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Transcript of press conference: Parliament House, Canberra: 27 November 2006: Cole inquiry.\n



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PRIME MINISTER

27 November 2006

TRANSCRIPT OF THE PRIME MINISTER THE HON JOHN HOWARD MP PRESS CONFERENCE PARLIAMENT HOUSE, CANBERRA

Subjects: Cole inquiry.

E&OE…………………………………………………………………………………

PRIME MINISTER:

Well ladies and gentlemen, I’ve called this news conference to make a few comments about the Cole report. This has been from the very beginning a totally open and transparent inquiry. The Government has hidden nothing. Almost without precedent, not totally, I appeared, the Foreign Minister appeared, the Trade Minister appeared at the inquiry, we answered questions under oath and we were cross-examined and we were fully accountable with the same rules applying to us as apply to any citizen that is called to give oath before a court. We didn’t have anything to hide and the Commissioner has found that there was no wrongdoing on the part of any of my ministers. And I am particularly pleased that Mr Downer and Mr Vaile, who’ve been subjected for the last year to abuse and character assassination by members of the Labor Party, they’ve been accused of dishonesty, of negligence, of incompetence, of cover-ups, of condoning bribes and of turning a blind eye; and the Commissioner after months of exhaustive examination bringing all the forensic skills that an outstanding lawyer can bring to something like this, has not found any evidence to support those allegations.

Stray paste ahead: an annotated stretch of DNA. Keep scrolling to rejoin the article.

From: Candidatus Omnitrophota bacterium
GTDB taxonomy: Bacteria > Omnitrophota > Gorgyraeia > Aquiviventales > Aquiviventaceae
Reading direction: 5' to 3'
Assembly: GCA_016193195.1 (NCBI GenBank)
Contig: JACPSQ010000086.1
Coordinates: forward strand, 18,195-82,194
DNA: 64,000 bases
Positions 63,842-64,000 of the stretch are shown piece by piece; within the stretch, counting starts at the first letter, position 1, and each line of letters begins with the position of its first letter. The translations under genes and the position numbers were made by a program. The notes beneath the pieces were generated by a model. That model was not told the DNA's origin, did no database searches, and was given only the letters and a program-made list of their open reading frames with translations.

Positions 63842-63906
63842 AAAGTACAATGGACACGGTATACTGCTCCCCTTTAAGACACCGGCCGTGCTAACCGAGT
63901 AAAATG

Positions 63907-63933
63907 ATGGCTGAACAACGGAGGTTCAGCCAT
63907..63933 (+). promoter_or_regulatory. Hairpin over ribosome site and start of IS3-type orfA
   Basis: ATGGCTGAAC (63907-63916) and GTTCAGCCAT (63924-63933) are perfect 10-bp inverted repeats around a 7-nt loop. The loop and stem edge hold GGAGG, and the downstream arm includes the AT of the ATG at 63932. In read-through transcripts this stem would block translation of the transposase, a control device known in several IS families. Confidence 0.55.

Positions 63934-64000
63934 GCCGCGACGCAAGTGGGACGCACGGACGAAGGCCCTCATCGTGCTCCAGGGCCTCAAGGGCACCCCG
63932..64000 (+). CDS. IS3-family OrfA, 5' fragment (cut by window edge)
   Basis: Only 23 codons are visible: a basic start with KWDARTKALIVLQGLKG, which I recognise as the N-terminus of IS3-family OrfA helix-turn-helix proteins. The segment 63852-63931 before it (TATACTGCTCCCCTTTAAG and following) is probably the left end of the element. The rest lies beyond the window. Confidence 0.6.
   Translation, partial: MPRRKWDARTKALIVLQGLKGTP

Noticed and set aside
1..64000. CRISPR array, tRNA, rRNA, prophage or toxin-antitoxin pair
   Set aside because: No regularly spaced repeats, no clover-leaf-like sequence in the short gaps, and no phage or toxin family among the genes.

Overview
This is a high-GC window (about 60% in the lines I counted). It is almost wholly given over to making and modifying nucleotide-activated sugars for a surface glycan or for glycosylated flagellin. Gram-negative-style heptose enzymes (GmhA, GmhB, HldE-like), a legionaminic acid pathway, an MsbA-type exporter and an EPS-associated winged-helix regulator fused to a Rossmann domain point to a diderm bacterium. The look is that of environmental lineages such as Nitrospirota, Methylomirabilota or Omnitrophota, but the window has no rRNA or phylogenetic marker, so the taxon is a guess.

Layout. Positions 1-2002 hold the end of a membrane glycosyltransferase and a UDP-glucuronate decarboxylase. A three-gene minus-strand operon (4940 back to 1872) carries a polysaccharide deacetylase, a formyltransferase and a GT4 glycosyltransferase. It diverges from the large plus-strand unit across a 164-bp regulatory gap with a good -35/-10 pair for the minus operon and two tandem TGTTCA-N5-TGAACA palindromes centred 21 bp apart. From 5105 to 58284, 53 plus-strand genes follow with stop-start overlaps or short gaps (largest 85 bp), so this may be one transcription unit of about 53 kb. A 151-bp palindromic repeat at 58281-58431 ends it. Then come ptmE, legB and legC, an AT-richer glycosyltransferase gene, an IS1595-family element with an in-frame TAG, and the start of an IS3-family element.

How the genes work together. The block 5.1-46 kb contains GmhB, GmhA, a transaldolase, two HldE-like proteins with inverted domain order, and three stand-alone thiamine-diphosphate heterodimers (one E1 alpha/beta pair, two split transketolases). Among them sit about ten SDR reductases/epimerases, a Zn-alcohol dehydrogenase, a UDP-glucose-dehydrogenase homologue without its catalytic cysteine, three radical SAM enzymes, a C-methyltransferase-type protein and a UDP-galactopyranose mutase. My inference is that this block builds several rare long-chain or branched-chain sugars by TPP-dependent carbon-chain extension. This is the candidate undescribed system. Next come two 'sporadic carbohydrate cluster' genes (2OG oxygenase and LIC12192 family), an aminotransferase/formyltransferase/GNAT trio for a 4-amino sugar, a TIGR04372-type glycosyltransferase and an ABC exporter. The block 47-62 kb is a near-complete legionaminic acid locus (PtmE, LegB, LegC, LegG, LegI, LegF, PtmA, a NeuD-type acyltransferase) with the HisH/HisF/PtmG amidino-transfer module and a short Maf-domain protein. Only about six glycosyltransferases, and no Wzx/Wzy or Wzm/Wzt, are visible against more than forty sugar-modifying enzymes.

I don’t expect it will happen, but Mr Downer and Mr Vaile are owed apologies by Mr Beazley and Mr Rudd. I am naturally, like everybody else, concerned at the findings of the inquiry in relation to the activities of the company. Because of due process

there’s nothing much more I can say except to observe that swift action will be taken to implement the recommendations regarding consideration of prosecutions of people and of certain activities. It will be for the law enforcement authorities to decide whether those prosecutions go forward, it is not for me to comment on whether or not they should occur. But at every turn this government has been transparent. No country in the world established such a transparent investigation as did this country.

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We have done more to get to the bottom of the manipulation of the Oil-for-Food Program than any government in the world and that was done because we abhor corruption in any form either here or around the world. It has not been an easy exercise but it’s an exercise that a country must go through in the wake of the sort of findings of a man such as Mr Paul Volcker. And I am very pleased that this part of the process is now over, it is for the law enforcement authorities to deal with the rest, but I again say that the Commissioner has found in the most emphatic terms imaginable that there’s no evidence of wrongdoing and I want to just read one paragraph from his introduction which I think sums up better than I possibly could what’s been involved here. And he said, and I quote AWB has cast a shadow over Australia’s reputation in international trade. That shadow has been removed. Let me repeat that, that shadow has been removed by Australia’s intolerance of inappropriate conduct in trade demonstrated by shining the bright light of this independent public inquiry on AWB’s conduct.